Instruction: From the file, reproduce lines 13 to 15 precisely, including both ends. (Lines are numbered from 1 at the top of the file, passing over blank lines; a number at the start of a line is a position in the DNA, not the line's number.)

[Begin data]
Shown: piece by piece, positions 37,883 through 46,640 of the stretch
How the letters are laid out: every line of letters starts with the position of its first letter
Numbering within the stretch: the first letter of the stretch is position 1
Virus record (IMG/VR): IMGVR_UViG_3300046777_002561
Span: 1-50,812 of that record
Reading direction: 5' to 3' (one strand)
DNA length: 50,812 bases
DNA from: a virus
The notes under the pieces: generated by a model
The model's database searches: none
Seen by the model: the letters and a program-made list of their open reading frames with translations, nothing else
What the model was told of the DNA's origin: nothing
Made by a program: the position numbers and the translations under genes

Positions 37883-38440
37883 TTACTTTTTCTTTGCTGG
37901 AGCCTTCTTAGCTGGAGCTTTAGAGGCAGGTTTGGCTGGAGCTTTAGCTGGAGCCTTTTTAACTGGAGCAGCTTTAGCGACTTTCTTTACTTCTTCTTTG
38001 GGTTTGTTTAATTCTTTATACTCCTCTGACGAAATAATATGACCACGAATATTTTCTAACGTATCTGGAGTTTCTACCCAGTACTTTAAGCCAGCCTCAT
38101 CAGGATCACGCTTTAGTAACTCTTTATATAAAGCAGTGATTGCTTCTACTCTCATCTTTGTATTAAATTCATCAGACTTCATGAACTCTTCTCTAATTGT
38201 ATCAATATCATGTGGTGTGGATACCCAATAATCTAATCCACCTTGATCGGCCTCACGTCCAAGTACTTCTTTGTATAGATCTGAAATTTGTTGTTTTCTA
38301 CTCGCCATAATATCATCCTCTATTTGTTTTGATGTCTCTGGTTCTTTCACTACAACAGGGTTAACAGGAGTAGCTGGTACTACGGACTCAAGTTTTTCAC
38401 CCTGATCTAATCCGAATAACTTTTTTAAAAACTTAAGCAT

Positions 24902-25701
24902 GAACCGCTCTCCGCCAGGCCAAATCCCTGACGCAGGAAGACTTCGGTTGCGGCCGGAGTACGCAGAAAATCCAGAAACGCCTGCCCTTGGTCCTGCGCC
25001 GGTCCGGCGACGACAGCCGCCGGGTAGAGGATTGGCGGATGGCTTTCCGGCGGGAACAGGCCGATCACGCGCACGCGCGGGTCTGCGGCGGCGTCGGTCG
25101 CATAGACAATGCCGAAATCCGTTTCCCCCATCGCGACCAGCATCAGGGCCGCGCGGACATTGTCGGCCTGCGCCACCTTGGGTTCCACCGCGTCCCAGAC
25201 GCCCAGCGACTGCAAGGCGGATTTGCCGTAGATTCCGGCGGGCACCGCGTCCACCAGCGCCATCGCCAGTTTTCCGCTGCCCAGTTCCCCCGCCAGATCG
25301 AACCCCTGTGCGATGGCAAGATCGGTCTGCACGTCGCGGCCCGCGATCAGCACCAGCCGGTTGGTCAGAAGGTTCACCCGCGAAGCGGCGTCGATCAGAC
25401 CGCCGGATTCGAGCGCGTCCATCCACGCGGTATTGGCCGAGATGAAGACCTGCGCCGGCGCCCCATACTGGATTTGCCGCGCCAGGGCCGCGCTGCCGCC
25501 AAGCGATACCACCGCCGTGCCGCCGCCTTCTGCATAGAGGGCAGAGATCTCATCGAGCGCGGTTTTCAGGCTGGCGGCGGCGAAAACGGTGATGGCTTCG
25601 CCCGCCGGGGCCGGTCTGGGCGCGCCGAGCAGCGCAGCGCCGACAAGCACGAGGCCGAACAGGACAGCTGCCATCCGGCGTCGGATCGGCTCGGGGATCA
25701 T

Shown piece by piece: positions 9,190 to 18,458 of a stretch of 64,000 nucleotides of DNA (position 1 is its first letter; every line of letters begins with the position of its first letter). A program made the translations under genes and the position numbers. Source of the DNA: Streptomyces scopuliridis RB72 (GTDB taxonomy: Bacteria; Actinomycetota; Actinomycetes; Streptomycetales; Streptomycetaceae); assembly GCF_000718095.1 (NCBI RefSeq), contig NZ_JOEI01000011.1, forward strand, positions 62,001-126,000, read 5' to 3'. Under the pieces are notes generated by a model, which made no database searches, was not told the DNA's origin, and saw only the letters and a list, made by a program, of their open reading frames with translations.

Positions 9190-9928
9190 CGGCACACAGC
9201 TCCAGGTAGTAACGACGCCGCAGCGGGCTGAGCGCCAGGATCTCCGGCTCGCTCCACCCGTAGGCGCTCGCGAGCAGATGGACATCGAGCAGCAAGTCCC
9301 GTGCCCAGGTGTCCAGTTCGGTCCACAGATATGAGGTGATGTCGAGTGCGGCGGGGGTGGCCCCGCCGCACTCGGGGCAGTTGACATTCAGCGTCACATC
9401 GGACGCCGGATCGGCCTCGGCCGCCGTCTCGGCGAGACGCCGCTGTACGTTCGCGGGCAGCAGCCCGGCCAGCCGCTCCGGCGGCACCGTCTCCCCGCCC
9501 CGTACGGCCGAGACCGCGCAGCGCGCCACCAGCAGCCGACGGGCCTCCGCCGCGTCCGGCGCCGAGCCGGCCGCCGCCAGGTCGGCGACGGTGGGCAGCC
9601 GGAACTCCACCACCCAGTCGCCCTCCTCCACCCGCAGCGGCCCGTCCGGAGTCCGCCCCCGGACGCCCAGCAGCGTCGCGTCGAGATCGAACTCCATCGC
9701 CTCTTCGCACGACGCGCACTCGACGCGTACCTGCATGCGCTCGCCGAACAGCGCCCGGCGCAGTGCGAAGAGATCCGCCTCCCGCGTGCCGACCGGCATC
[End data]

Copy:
Made by a program: the position numbers and the translations under genes

Positions 37883-38440
37883 TTACTTTTTCTTTGCTGG